In the semifinals, 19-year-old Choi was close to beating her Olympic Champion teammate Ki Bo Bae for a second time this year, after the gold medal match in Antalya - but she failed by a hairbreadth in a shoot-off.
In her first season on the international circuit, Choi took medals at all seven events she competed - individual silver and team gold at the Universiade in July on home soil, individual and mixed team gold and team silver in Antalya, team gold and individual silver in Shanghai.
Aged 26, Laxmirani Majhi, for whom Copenhagen is her first international event in 2015, will try to stop this successful serie. In 2014, the Indian archer competed at Shanghai, Antalya and Wroclaw World Cup stages with a team gold in Poland. So she’s pretty used to medal matches.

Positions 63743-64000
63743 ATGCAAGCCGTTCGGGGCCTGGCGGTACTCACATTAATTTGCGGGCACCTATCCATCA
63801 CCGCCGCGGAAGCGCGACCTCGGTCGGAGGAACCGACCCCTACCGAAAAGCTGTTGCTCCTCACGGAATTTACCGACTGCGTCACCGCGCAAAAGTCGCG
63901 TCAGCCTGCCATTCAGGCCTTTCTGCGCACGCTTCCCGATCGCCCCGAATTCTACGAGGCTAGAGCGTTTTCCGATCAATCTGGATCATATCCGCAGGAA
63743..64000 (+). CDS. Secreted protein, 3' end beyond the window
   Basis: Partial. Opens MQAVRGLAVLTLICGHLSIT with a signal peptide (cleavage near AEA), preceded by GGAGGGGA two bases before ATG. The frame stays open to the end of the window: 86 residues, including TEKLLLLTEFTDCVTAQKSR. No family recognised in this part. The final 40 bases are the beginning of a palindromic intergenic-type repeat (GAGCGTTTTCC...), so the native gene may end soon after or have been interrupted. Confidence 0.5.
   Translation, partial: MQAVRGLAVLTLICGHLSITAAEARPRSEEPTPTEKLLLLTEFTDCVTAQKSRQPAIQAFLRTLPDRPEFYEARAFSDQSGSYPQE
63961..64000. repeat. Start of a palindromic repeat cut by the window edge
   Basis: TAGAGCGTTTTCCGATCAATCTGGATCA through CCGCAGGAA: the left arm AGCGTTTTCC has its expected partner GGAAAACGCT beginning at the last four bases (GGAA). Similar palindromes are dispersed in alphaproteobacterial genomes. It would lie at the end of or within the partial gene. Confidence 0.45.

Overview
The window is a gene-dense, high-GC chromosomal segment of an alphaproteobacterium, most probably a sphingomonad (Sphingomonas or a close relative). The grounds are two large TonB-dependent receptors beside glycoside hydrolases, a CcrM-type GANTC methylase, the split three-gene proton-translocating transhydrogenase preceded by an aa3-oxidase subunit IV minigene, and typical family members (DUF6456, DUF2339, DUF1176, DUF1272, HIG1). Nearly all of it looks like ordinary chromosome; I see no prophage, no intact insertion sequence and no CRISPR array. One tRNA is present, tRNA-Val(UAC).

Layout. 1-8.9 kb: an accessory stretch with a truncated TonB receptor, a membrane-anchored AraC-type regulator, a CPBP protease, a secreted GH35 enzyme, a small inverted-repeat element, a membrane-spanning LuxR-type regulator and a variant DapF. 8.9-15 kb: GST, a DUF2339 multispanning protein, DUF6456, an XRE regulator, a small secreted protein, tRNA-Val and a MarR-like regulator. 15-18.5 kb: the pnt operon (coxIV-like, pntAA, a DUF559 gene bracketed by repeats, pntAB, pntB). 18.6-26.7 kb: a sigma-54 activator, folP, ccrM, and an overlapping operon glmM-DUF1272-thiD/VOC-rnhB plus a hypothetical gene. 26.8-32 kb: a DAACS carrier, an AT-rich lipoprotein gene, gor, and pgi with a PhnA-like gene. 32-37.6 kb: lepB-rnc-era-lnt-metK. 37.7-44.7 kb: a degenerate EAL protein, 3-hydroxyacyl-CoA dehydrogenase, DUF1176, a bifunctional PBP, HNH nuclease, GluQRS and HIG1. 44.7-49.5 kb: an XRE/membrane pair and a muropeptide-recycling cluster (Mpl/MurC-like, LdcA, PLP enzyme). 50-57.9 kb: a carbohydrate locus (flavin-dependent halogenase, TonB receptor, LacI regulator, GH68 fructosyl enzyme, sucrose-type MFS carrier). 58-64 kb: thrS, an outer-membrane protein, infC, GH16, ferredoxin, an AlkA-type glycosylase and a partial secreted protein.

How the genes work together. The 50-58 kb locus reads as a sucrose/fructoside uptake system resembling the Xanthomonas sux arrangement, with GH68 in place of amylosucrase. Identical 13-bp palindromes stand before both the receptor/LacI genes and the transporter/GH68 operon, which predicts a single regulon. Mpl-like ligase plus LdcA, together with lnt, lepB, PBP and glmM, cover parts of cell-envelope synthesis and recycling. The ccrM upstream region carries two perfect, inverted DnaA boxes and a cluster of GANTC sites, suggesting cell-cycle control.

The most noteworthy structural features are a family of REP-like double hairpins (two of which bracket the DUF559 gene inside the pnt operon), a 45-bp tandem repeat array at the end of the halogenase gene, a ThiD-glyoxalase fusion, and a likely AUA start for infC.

Recurve men’s individual gold final (afternoon session): Rick van der Ven / Kim Woojin
At just 23 years old, Kim Woojin has an enviable track record.
He won team gold at the youth worlds in 2009, the year he started competing internationally. Since then, he’s got eighteen World Cup medals – individual, team and mixed team alike – including gold at Tokyo 2012 Final.
At the worlds in Turin 2011, Woojin won both individual and team crowns. More recently, he added two medals to his record with individual bronze and team silver at the Gwangju Universiade in 2015.
Against him, for the individual bronze medal in Copenhagen, stands team silver medallist from Belek 2013 Rick van der Ven, who was also bronze medallist at the Lausanne World Cup Final last year.
In Copenhagen semifinals, Rick took revenge from his London 2012 semifinal to Japan’s Takaharu Furukawa. Fourth at London 2012 Games, the Dutchman’s best individual result at a world championships was ninth two years ago - but he has won a few medals at indoor and youth worlds.